Children in Foster Care, Encouragement, Forgotten Fridays, Foster Parenting, Vulnerable ParentsJul. 29, 2016

Forgotten Friday | Dear (Foster) Momma of a Stranger’s Child {Letter #6}

Dear Foster Momma of a Stranger’s Child,

You drove away the other day, didn’t you? You packed up your car with a year or two worth of memories of the child you have loved on, held on for one last time, kissed goodbye, and drove away.

You just wanted to turn the car around. You wanted to grab that little one, and hold on. You needed to feel that sweet embrace one last time, but you could not. As the miles began to separate you from the child you have called your own, the tears began to flow. You held them in. Brave warrior. You held them in.

Now as the silence is thickening the air around you, the tears just seem so desperate to escape. Each tear carries a memory, doesn’t it? The first time you saw the stranger’s child, that moment when you had a “breakthrough”, the silly laughs in the morning, the transformation you started to see in the birth mother, and the sound of a Judge’s voice determining that the child needed to return to the stranger whose child you have loved – are all just a glimpse of the lifespan of fostering that little soul.

To say it isn’t fair is an understatement, right? After all, you have been there to pick up the pieces of this broken child. You have worried night after night wondering if the child could get a few hours of sleep without calling out or having bad dreams. You have mended that little wounded soul when there was a setback, and you are the one who has watered, fed, and enriched this precious child’s roots with love, stability, and maybe just a bit of hope for the future.

Dear Foster Momma of a Stranger’s Child,

You had to drive away, didn’t you? I cannot imagine. I don’t want to. You did all of this while listening to the opinions of others who just don’t get it. It’s okay to be heartbroken. It’s okay to be angry. It really is.

However, dear Foster Momma, those pieces of your soul that you gave away to the child you said goodbye to will carry on. They will carry on in the prayers you taught him or her to say. They will carry on in the ability you taught to cope with surroundings, and the roots that you have toiled to establish. They will live through each success the child has, and in every heart-moment to come.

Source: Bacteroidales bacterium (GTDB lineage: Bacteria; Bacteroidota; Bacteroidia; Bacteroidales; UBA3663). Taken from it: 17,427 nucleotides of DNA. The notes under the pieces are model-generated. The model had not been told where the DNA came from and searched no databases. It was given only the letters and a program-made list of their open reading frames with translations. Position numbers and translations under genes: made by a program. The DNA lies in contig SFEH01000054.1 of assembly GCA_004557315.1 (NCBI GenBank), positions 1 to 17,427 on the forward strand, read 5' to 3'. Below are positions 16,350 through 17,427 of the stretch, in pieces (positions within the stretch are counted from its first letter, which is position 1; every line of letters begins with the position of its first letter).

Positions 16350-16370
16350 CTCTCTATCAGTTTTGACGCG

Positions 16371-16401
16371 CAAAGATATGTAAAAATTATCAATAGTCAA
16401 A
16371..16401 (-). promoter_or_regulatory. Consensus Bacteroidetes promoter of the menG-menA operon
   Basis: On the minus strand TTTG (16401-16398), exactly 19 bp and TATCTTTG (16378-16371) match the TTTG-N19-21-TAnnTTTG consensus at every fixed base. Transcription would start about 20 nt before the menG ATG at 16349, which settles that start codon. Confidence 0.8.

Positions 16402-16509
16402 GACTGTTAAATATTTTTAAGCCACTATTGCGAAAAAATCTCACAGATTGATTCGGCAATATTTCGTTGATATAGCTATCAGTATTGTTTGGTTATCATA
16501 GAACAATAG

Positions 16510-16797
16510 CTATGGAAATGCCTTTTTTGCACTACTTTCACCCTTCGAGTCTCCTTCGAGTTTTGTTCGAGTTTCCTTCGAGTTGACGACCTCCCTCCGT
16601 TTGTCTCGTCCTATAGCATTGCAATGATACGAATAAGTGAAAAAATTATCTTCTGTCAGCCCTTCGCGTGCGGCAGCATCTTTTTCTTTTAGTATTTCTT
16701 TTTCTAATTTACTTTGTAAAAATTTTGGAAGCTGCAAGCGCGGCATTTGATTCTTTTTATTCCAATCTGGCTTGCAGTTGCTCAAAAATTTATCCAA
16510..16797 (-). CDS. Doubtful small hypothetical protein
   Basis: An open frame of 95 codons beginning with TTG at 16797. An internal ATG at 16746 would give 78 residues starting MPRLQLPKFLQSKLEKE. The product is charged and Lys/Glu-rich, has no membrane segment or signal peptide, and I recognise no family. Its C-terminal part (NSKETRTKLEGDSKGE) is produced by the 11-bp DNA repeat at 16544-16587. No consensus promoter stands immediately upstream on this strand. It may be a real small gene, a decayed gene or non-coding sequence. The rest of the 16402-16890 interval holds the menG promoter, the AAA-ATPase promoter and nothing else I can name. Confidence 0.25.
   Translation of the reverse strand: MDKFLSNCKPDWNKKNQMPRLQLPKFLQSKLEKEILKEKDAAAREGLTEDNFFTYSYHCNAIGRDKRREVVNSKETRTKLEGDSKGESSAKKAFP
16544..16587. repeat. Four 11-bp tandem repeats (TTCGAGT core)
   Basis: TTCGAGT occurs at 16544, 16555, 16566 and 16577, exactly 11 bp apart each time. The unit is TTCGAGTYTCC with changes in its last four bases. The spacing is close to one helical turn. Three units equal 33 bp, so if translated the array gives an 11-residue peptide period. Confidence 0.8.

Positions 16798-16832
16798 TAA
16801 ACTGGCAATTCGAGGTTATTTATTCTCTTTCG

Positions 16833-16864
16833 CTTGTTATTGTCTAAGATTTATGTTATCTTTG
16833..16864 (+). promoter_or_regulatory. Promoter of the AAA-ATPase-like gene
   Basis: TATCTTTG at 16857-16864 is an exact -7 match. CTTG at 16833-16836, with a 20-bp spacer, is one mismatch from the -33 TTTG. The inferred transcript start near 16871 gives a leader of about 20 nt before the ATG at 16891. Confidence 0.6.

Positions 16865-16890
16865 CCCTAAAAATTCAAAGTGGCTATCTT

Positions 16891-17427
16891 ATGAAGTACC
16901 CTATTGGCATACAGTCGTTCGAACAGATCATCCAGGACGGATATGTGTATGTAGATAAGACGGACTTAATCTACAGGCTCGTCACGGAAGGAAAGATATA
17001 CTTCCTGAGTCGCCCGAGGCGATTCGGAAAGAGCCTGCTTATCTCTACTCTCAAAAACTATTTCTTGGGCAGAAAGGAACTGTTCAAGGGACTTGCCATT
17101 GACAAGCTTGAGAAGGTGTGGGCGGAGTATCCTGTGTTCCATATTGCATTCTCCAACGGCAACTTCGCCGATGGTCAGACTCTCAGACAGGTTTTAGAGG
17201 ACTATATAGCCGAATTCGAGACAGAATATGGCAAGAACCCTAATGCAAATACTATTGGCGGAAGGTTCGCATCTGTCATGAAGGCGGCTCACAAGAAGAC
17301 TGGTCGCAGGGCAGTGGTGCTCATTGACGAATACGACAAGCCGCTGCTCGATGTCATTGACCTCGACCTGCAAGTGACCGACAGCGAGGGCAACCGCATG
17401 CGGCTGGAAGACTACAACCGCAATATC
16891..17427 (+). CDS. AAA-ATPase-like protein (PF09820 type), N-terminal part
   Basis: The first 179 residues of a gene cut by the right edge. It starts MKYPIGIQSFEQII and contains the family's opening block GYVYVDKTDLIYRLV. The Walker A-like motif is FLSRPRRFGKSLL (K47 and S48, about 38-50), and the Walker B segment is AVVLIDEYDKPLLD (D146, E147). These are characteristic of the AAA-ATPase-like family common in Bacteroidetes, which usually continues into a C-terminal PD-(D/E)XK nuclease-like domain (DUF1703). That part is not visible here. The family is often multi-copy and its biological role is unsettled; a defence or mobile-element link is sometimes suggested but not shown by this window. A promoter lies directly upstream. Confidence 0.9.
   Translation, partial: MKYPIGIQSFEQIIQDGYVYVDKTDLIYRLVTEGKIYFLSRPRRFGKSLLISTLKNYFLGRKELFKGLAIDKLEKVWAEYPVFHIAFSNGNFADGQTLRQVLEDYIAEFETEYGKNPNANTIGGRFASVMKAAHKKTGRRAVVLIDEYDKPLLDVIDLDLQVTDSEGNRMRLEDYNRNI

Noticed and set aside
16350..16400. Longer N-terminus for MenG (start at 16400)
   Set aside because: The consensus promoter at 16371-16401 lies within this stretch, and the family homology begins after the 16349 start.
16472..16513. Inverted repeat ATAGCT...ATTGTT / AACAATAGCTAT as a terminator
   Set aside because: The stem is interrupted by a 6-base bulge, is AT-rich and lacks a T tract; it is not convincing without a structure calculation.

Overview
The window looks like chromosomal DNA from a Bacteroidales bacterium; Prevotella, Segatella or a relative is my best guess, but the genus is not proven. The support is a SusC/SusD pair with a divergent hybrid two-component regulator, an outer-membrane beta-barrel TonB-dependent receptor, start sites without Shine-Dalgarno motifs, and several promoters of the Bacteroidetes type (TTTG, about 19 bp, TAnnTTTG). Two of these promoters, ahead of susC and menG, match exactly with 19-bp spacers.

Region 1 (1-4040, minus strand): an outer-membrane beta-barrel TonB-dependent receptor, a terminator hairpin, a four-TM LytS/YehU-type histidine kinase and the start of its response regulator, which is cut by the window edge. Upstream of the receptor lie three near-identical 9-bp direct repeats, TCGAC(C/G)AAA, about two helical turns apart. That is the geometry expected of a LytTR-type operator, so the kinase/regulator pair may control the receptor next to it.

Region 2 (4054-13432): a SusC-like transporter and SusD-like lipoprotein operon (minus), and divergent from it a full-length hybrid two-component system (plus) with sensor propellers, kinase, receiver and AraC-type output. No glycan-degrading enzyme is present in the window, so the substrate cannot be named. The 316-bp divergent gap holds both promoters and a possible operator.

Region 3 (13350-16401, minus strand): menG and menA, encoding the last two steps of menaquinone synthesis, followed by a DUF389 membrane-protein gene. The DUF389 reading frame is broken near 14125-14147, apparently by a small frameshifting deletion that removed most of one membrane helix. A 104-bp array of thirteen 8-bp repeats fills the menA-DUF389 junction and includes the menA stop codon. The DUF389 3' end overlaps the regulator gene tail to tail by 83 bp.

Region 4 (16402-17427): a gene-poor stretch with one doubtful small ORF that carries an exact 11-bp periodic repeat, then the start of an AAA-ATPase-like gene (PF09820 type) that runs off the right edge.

It will take a while for you to heal. After all, no one has ever said that foster parenting is easy. It is so hard. You have delved right into the despair of generational abuse and neglect, drug abuse, chronic poverty, and misguided souls.

In every way, you are a missionary.

Dear Foster Momma of a Stranger’s Child,

I find myself thinking of you, a lot. I want you to know that there is nothing greater than pouring yourself into a child….even if only for a little while. You may have had to drive away, but at least, you were there. You were present in every moment. You dried each tear. You voiced your concerns, and praised progress. And, after all was said and done, you had to let go. Through your faith, you have stood tall, and because of your faith, you will carry on.

Nothing will ever take away what an incredible blessing…a miracle, really…that you have been in this child’s life.

I have fought the good fight, I have finished the race, I have kept the faith. 

– 2 Timothy 4:7


Caroline Bailey Caroline

Caroline is a mother to three children through adoption, and a strong advocate for foster care. At the age of eleven, Caroline underwent an emergency hysterectomy in order to save her life. Since then, she has known that she would never have biological children.

In 2006, Caroline and her husband, Bruce, became foster parents and quickly accepted the placeament of a newborn baby boy. Through their journey of foster care, they learned so much about the needs of children, and were greatly humbled by the experience. They went on to adopt their daughter after fostering her, and recently adopted their youngest boy in 2013.

Currently, Caroline works for a Christian child welfare agency in Missouri. Caroline shares her life experience about foster care, adoption, barrenness, and faith on her blog:

Caroline has been a guest speaker at churches and conferences regarding adoption, and is currently working on a memoir about her life growing up as the youngest female known to have a hysterectomy.

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